Highland Township Historical Society
Highland, Oakland County, Michigan
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BIOGRAPHIES MAIN PAGE
CIMMERER, JOHN A.
Charles Moore, History Of Michigan, Lewis
Publishing Company, Chicago (1915), Vol. IV, pp. 1874, 1877-1878
John A. Cimmerer. A business man and
manufacturer of Saginaw, who is both enterprising and prosperous, Mr. Cimmerer
began his business career without capital, and by his persevering industry and ability has
gained a place where he is regarded among his associates as one of the most aggressive and
far-sighted commercial leaders in the Saginaw Valley. While gaining substantial
rewards of effort for himself, he is also an important factor in making his home city a
center of permanent business and industry.
Born in Erie county, New York, October 9, 1862, he is the third in a family of five
children, born to Henry and Phoebe (Staley) Cimmerer.
[Begin Page 1877] Two of the children are
deceased, and the two still living are Levi and Henry.
In 1873, the parents moved to Michigan, settling in Genessee county. I n that
section in that year pioneer conditions still prevailed to a large extent, and the father,
who was a contractor and builder, was one of the early men in his vocation in that part of
the country, and built many of the first houses in Genessee and Clare counties, and all
over that part of the state. The father is now retired at the age of seventy-eight,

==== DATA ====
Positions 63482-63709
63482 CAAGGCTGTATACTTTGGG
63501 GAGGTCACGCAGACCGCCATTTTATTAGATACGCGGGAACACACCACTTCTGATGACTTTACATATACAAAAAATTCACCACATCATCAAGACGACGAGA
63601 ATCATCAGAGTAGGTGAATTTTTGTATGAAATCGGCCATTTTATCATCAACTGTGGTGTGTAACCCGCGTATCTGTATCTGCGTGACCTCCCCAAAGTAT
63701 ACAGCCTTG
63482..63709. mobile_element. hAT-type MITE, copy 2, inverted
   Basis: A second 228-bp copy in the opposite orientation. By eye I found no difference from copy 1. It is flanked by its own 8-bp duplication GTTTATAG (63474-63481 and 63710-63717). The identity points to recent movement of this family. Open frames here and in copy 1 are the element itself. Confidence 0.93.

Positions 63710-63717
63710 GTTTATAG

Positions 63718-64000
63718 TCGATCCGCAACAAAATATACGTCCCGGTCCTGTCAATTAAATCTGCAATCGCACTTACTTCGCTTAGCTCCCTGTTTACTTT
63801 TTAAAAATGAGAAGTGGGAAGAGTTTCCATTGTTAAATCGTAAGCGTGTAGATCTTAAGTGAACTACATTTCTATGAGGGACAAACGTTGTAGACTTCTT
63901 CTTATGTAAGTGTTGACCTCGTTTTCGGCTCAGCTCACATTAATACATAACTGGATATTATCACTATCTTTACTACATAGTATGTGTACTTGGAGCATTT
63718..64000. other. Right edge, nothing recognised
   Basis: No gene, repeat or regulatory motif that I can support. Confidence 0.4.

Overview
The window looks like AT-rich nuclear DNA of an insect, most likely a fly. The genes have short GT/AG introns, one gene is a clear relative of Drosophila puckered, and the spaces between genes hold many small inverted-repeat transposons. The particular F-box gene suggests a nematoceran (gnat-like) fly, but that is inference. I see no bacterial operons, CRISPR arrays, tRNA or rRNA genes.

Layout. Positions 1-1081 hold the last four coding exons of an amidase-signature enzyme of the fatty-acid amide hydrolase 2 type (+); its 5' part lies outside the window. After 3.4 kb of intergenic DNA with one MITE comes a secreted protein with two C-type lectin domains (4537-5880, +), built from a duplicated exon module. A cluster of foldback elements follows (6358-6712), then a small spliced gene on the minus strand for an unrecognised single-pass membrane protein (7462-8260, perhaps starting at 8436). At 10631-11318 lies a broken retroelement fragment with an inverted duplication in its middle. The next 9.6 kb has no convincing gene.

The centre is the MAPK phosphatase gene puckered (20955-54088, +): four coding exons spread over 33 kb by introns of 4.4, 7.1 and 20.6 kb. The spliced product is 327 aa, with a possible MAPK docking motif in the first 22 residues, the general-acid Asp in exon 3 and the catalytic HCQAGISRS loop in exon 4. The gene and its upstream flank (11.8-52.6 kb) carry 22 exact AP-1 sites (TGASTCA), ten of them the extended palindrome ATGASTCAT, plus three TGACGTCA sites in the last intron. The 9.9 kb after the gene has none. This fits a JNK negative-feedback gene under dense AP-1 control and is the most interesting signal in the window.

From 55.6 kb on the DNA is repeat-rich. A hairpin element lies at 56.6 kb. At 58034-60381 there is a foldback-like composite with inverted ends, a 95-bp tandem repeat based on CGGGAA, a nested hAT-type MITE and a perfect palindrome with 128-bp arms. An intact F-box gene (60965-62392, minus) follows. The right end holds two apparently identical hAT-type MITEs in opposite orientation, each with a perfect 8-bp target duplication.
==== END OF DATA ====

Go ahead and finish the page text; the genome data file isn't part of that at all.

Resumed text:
and the mother is seventy-four years of age.
John A. Cimmerer in early youth attended the district schools, and
spent his nights in study. At an early age, his ambition for larger attainment than
the average was evidenced, and in school he showed his disposition as a leader by keeping
up ahead or close to the head of his class. The summer months were never spent in
idleness, and being strong and vigorous at the age of eleven years he took his place at
the side of his father and helped in the heavy work of the farm. While working thus
on the old homestead, a merchant named Stringer from Otisville was
attracted by the evident industry and capability of the boy, and after a conference with
the father, secured the youth's services as clerk in the store. Thus he spent six
months with the firm of Stringer & Osborn, and the following year resumed his studies
in school. The next vacation was spent at work in a flour mill at Otisville,
conducted by his cousin. He spent most of his time there packing flour. That
was followed by another clerical job with a Mr. Patton, and that in turn
by work in a creamery at Flint. That was more or less of a permanent position, and
he held it for considerable time. Then, with a companion, he went to Harrison,
Michigan, and readily found work in the lumber camps of a big firm of W. H. & F. A.
Wilson. Though still a young man, he took his place as a sawyer alongside the
hardiest and strongest and experienced lumbermen, and continued all that winter in the
felling of trees at the lumber camp. The exposure of this severe labor brought on a
cold and such ill health that he was no longer able to stand the rigors of a Michigan
winter in the woods. Leaving the camp he approached Mr. Wilson at
Harrison, explained the situation, and suggested that if given inside work in the saw mill
he would be able to keep on with his work. He was therefore given a position on what
is known as the edger, and at the end of one week had displaced the man who taught him the
job, and better still his health was in a short time entirely restored, and he continued
at the lumber camp until the following May. While on a visit to his parents Mr.